Marguerite Tolbert, class of 1914, chaired the organ fund drive for the alumnæ. Her committee members were Minnie Moore Johnstone, ’36, Helen Robinson, ’32, Esther Robinson Smith, ’19, Marie Burnham Taylor, ’33, Annie Mae Hildebrand, ’21, and Ruth Williams, ’19, then Director of Alumnæ Affairs. After The college added another $20,000 to the fund. The contract for a new organ was let in 1952 to the Æolian-Skinner Organ Company of Boston for a large four-manual instrument for around $70,000. The replacement cost of a comparable instrument in 2003 would be nearly a million dollars.

There is a regrettable lack of correspondence between the time Winthrop College signed the contract in 1952 and a tuning job some months after the 1955 installation. There is a July 11, 1951 letter from G. Donald Harrison, the distinguished President and Tonal Director of the Æolian-Skinner Organ Company, that thanks Dr. Roberts for the invitation to design an organ for Winthrop, but Harrison goes on to say “…as the college is a state school, bids will be necessary. I feel that in view of this it would be useless for us to put in a bid as we are bound to be the highest bidder with absolutely no chance of landing the contract.” One can only be amused to think of the routes Dr. Roberts must have gone to convince the “powers that be” in Rock Hill and Columbia to sign the contract. Dr. Roberts was well known as a determined leader.

The Æolian-Skinner Organ Company built some of the finest mid-twentieth century instruments in the USA. Only a few of them received a separate ivory plate with Harrison’s signature on it, meaning that he was directly responsible for the final voicing. The Winthrop organ is one of those. The Æolian-Skinner Organ Company went out of business in 1972.

The famed American virtuoso Virgil Fox played the inaugural recital on the organ in November 1955. Many anecdotes are told yet today about that recital 47 years ago. Horace Hutchinson was in charge of the auditorium in those days and told the story of having to build a set of stairs from the stage into the pit so that Virgil could enter with his famed red lined black cape. Virgil always talked at length during his concerts, and is reported to have told the audience (referring to the good acoustics), “I could kiss that ceiling.”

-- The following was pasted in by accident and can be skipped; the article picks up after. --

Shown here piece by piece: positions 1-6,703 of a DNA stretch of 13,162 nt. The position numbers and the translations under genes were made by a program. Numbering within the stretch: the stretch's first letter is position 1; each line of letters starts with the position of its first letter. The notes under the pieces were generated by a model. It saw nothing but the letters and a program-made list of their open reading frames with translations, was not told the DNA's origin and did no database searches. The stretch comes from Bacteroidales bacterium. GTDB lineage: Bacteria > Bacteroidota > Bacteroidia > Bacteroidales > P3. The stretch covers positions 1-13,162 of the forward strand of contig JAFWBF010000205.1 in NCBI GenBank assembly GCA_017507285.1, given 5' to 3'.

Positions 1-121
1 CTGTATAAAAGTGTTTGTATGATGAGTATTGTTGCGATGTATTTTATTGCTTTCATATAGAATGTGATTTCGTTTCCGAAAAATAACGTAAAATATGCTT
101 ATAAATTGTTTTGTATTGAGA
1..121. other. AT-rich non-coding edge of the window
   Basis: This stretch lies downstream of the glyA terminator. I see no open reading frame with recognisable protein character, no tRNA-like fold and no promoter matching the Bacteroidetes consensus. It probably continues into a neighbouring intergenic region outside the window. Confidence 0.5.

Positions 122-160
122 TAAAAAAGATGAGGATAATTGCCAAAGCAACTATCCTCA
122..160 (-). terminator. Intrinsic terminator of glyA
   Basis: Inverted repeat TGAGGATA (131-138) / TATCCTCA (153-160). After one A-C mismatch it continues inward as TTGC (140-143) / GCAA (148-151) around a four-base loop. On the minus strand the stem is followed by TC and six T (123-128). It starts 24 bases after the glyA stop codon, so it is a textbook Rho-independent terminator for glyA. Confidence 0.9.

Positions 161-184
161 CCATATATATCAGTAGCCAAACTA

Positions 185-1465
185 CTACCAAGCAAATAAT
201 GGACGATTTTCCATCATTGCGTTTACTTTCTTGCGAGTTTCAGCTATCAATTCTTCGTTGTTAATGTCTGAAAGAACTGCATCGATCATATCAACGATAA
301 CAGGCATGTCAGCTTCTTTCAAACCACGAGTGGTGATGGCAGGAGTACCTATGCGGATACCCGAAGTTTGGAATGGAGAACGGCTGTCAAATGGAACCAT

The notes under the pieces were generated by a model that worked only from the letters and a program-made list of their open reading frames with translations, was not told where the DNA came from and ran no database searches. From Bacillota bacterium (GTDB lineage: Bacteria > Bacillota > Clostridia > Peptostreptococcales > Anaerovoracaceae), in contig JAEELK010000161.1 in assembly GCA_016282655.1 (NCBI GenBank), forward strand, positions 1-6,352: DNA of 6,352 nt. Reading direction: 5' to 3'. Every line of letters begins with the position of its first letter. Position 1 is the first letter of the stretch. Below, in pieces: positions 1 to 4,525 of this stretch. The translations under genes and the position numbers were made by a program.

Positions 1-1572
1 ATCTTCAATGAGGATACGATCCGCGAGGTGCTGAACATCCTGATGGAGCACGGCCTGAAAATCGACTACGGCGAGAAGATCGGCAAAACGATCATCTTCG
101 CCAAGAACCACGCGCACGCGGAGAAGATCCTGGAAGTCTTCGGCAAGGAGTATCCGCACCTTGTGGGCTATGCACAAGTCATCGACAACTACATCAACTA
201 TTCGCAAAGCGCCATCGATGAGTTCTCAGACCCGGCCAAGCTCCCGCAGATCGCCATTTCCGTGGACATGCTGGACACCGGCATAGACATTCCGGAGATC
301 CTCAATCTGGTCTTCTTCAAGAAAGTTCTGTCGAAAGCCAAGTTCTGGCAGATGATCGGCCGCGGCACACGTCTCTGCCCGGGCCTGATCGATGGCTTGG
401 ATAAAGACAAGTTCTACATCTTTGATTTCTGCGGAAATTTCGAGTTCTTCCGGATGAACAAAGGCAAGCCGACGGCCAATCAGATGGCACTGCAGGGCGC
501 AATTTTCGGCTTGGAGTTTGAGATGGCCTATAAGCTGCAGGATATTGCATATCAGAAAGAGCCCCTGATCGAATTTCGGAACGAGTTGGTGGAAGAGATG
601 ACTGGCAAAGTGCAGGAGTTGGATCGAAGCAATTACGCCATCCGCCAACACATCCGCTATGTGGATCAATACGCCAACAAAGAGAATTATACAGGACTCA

For the first ten years after the installation, the College Organists (a title no longer used) were Jeannette Roth, Wilbur Sheridan, Wilmer Hayden Welsh, and George Klump. Mary Elizabeth Dunlap assisted in organ instruction and played a recital annually. David M. Lowry became College Organist in 1965 and has remained at the console the last 37 years, assisted in organ instruction at various times by Miss Dunlap, Mary Lou Paschal, David Richardson, Shirley Fishburne and Richard Peek. During a 1970-71 leave of absence, Jeffrey Brandes was the interim organist and teacher. Dr. Lowry became Professor Emeritus in 1996, and continues to teach part time.

A fine 10-stop tracker organ by Gabriel Kney replaced the old Pilcher in the Barnes Recital Hall in 1975. A 4-stop tracker by Angerstein & Associates is in a practice room. Many undergraduate and graduate students have performed their degree recitals on the Byrnes organ. David Lowry has been heard in over 70 performances of solo recitals, lecture-recitals, ensemble concerts, the annual Festival of Carols and symphony orchestra programs.

The roster of guest artists on the organ is remarkable, due greatly to the support of Dr. Roberts for its first few years, then with the continued support of Dr. Jess T. Casey for over thirty years. That list includes Marie-Claire Alain, Robert Anderson, Robert Baker, David Craighead, Catharine Crozier, Virgil Fox, Fernando Germani, Jerald Hamilton, Yuko Hayashi, Anton Heiller, Paul Jenkins, Wilma Jensen, Jean Langlais, Simon Preston, Alexander Schreiner, Larry Smith, Murray Somerville, John Chappell Stowe, and many others.

Today this organ stands as one of the country’s prized historic instruments, in that the number of nearly pure G. Donald Harrison signature organs becomes more and more rare. Only two changes have taken place in this instrument in 47 years. While the instrument continues to sound marvelous, its wiring and pneumatic components suffer greatly from age, rendering the instrument more and more difficult to keep in acceptable working order. The auditorium, now 65 years old, is also hurting badly from the natural deterioration of important components such as wiring, plumbing, and door fixtures. In the currently poor economic climate, it is futile to predict or discuss the future of the hall and the organ. One can only hope that a reasonable solution can be found.

David Lowry, January 2003